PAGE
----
Texas is #1 for Hog Attacks
A wild hog can weigh up to 400 pounds, and it's probably not something you want to encounter since those things never seem like they're in a good mood. Texas leads the nation in hog attacks, but there are specific things we can watch out for that will save us a trip to the hospital.
The feral hog issue in Texas is huge, and it spells trouble for yards and landscapes that are easily ripped up by their hooves. These animals also compete for food with other animals that are more compatible with humans and our needs, so there's a big effort to control the feral hog population. Wild boars are a pain to deal with already, and now we hear we're at risk of getting attacked if we encounter one.
Texas is #1 for hog attacks in the US. Of the states that reported people being attacked by wild pigs, Texas accounted for 24 percent of the total, with Florida at 12 percent and South Carolina at 10 percent. And in 2013, there were more hog attacks in the US than shark attacks. Dang! East Texas doesn't have to worry about sharks so much, but we have plenty of those feral hogs running around.
Male feral hogs that are alone tend to attack the most often. They're territorial and they want to defend their domain. And maybe they're a little bit nervous about being potentially cornered, which makes them feel like jumping at us. Wyoming has trouble with bears, and Texas has issues with hogs. Don't mess with 'em.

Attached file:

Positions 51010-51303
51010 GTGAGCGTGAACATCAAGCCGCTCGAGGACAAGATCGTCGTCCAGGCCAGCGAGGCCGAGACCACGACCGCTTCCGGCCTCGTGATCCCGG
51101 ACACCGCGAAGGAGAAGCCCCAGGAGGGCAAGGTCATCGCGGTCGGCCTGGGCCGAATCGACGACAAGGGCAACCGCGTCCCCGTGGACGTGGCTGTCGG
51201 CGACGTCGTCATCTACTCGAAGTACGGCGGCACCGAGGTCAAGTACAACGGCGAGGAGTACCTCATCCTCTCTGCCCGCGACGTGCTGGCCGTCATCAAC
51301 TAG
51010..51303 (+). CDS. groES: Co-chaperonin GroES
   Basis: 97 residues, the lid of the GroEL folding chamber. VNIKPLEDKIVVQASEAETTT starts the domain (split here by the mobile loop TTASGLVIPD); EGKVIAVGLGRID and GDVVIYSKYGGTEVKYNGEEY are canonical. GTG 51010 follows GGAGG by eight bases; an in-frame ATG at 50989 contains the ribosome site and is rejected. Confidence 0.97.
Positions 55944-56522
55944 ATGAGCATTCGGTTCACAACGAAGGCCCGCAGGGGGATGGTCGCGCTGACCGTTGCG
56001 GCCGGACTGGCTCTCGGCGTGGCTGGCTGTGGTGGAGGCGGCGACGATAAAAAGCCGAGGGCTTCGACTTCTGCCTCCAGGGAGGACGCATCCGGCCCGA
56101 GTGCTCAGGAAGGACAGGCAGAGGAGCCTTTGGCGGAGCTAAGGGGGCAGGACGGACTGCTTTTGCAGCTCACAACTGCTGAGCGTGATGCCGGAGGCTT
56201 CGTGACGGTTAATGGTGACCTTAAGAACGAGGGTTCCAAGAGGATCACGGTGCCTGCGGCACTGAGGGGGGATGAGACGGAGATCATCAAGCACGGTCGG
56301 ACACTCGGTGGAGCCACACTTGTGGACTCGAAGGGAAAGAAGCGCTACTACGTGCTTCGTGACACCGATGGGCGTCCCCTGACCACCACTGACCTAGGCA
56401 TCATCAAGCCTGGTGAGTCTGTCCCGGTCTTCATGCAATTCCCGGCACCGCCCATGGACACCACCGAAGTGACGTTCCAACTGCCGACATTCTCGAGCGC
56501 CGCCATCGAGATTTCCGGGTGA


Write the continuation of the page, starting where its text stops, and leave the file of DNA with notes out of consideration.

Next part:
The last fatal hog attack in the US happened in Texas in 1996, but plenty of people have needed stitches from wild pig attacks since then.
If you think pigs are fat and slow and can't hurt you because you'll outrun them, think again. Texas Parks and Wildlife says "razor sharp tusks combined with their lightning speed can cause serious injury." Lightning speed! Don't let the pot bellies and short legs fool you.
One wild pig even got into a home in Louisiana by walking right in the front door, and he charged a guy who was sitting in the living room. I have the phrase, "SHUT the front door!" echoing in my head too.
The weather is warming up and we're heading outside more and more, and the hogs are none too happy about that. Hunters and trappers know what they're doing and they can help control the feral hog population, so let's steer clear while we let them do their thing. Bacon, anyone?